One week after being sentenced to 40 to 175 years in prison by Ingham County Judge Rosemarie Aquilina, Larry Nassar appeared in an Eaton County court room today for another sentencing hearing. Nassar pleaded guilty to three counts criminal sexual conduct in November, all of which took place between Sep. 2009 and Sep. 2011. The abuse took place at Gedderts’ Twistars Gymnastics Club, and two of the victims were between 13 and 15, while the third was under 13. Each count carries a minimum of 25 to 40 years, and he will serve whatever sentence he earns concurrently with his Ingham County sentence, which he will begin to serve after his 60-year federal sentence.
Janice K. Cunningham announced in court today that a total of 265 women have told law enforcement that Nassar abused them. At Nassar’s Ingham County sentencing, 158 women gave impact statements, and 65 are currently scheduled to speak at the Eaton County sentencing, though prosecutors said that number will also likely end up being higher.
The first victim, a 17-year-old who says Nassar first abused her when she was 10, said she’d been to eight different court procedures, and was laughed at by Nassar’s attorneys at one. Her younger sister also spoke, and said that she wanted to be a sports doctor before Nassar’s abuse changed her life forever. “He slid his ungloved hand up my leg and back into the most innocent part of my body, and I felt searing pain. This time, for 30 minutes... he grunted, while I lay there terrified,” she said.
Three of the first four people to speak were the victims whose abuse Nassar pleaded guilty to, and the third, Anne Labrie, spoke publicly about her abuse for the first time today. She described panic attacks, a strained relationship with her parents, and “self destruction” caused by her abuse, and she also made a point of calling out the system that allowed Nassar to get away with it for decades.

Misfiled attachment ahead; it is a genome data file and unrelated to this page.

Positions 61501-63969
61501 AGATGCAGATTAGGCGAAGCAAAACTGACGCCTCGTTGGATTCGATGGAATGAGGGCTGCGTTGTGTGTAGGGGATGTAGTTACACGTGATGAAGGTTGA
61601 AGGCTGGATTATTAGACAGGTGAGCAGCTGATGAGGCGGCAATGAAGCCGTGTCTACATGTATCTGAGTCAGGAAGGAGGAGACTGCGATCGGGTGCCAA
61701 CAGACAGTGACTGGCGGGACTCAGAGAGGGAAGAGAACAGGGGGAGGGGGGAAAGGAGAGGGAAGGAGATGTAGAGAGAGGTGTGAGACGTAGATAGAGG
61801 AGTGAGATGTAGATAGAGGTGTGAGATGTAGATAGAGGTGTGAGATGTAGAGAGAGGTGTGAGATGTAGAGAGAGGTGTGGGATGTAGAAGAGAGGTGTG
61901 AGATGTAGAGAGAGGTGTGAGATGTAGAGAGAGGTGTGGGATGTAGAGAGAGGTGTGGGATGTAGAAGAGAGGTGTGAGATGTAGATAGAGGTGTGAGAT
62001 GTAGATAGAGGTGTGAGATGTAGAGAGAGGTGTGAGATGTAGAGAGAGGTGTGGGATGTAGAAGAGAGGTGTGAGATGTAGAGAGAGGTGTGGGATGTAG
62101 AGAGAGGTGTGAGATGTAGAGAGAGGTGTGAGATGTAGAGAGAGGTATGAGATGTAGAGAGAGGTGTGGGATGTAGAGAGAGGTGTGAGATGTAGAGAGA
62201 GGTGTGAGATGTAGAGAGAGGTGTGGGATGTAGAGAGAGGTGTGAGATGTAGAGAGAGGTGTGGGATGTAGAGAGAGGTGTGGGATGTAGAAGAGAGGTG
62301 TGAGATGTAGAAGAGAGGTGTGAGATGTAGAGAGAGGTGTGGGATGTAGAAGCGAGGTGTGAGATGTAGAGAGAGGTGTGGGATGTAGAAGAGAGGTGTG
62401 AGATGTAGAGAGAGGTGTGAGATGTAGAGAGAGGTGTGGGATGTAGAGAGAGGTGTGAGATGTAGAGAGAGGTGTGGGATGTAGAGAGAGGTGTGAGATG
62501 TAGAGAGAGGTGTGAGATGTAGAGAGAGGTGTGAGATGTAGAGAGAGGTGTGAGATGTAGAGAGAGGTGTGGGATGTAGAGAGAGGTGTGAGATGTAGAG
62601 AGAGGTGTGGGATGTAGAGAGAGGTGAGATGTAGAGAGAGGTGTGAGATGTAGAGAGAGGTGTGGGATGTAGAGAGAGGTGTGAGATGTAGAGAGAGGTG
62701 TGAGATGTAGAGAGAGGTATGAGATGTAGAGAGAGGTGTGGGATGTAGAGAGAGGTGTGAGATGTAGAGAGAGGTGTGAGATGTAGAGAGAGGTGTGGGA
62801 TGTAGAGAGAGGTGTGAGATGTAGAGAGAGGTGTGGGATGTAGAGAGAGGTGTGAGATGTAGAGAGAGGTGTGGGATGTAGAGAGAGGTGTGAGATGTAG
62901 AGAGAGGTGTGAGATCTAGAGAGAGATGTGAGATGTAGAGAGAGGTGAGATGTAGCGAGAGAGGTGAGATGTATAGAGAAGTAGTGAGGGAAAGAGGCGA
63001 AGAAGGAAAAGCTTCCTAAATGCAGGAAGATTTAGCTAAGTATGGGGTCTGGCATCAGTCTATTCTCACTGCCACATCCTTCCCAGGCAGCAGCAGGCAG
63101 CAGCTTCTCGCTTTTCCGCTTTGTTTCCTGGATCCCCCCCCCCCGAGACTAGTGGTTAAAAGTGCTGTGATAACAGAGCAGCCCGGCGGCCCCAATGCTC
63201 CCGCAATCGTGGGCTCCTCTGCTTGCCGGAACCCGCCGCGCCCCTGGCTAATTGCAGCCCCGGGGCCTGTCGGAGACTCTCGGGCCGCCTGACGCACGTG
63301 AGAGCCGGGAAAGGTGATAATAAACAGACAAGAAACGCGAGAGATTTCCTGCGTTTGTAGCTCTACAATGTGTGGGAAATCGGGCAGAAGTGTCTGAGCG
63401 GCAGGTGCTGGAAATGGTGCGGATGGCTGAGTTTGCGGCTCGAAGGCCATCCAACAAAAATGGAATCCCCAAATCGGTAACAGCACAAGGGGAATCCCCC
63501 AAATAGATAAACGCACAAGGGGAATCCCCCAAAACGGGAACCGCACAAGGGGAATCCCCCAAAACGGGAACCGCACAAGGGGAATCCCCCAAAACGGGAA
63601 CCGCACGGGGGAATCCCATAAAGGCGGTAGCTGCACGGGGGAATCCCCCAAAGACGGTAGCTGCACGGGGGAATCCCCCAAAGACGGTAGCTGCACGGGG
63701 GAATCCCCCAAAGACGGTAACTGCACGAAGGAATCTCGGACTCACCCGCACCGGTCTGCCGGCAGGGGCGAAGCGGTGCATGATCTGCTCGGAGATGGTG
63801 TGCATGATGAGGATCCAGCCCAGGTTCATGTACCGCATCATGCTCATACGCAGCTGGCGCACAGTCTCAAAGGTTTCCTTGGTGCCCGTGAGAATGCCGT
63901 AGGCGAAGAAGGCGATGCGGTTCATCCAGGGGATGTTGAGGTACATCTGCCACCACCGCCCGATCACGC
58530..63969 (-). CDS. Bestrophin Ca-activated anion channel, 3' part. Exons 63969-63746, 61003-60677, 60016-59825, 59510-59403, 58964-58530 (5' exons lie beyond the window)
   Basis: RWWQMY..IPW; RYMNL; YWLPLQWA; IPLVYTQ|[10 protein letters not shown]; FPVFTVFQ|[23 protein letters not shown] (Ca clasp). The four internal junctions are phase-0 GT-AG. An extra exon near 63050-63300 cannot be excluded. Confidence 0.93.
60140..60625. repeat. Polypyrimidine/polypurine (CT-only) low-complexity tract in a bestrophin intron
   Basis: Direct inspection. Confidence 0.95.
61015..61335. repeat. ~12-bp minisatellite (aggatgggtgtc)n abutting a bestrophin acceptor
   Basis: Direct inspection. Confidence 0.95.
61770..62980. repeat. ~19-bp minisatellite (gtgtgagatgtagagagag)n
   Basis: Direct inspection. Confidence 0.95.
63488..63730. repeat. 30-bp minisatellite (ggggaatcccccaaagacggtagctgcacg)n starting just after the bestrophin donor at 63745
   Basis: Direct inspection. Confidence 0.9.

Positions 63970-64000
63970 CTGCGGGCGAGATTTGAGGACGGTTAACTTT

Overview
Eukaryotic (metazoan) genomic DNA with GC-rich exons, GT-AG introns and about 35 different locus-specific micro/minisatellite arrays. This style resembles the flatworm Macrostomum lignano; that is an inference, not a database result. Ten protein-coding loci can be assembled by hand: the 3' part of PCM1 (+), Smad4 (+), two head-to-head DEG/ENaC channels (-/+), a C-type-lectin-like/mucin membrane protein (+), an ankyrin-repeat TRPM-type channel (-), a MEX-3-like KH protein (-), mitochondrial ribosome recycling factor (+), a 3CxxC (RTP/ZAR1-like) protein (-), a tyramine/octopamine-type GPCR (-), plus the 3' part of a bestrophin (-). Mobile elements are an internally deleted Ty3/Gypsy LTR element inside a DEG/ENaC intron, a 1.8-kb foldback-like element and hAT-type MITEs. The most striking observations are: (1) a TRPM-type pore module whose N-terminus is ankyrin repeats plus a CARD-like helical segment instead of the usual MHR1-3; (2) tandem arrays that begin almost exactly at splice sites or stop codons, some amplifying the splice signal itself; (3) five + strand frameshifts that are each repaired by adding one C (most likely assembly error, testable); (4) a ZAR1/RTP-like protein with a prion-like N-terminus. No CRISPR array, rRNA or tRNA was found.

“Our bodies did not belong to us. Our experiences were constantly invalidated ... we were taught not to be respected, and to be judged by men,” Labrie said. “Coaching by fear, intimidation, shame and favoritism was the norm. We’d been condition for years to obey at all costs. How could we have been expected to question [him?’] My mother once told me, if a boy ever treats you the way John [Geddert] does, leave him. When numerous adults refused to believe Larry’s victims, when MSU and USAG refused to listen ... this is a direct reflection of the patriarchal system we all function in today. This is what makes the Nassar trial bigger than gymnastics.”
Many victims who spoke today struggled with thoughts of self-doubt, or a fear of being labeled “dramatic” or seen as betraying Nassar. Madison Bonofiglio said she began seeing Nassar after fracturing her neck, and said he would penetrate her while massing her neck, chuckling as he told her she was “tight, just like my wife.” When she first testified, she recalls Nassar laughing at her, as if she was making it up. “It really makes me sad, that some of my best friends think because they were only assaulted by Nassar 5-10 times, that it doesn’t matter,” she said.
Victims as young as 13 spoke, and several of the women and girls who gave statements described attempting suicide after being abused by Nassar. Many survivors described a feeling of hopelessness, of being unable to process their abuse or being afraid that nobody would believe them. When they did, they were often shamed or harassed.
An anonymous survivor talked out about the toxic culture that enabled Nassar, noting that coaches would kick, throw water bottles at, and berate her and her teammates for limping or showing any signs of injury. “I would lay on my back, and he would ... fondle my adolescent breasts. He would work down to my pubic bone,” she said, “He always found his way to my butt, to ‘make sure everything was where it should be.’ I thought this was the price to pay [for health.]” After she opened up to a friend while attending a Lutheran school, she was told that being abused was a sin, and she attempted suicide.
Those who spoke described the roles that Michigan State, USA Gymnastics, and John Geddert played in enabling Nassar’s abuse. One woman wrote that Geddert told her what Nassar was doing was medically legitimate, and that she needed to “do her research,” while another said “I’m ashamed to be a Spartan.” Court proceedings will resume on Friday, and are expected to continue into next week, as more women come forward to speak about the abuse they endured.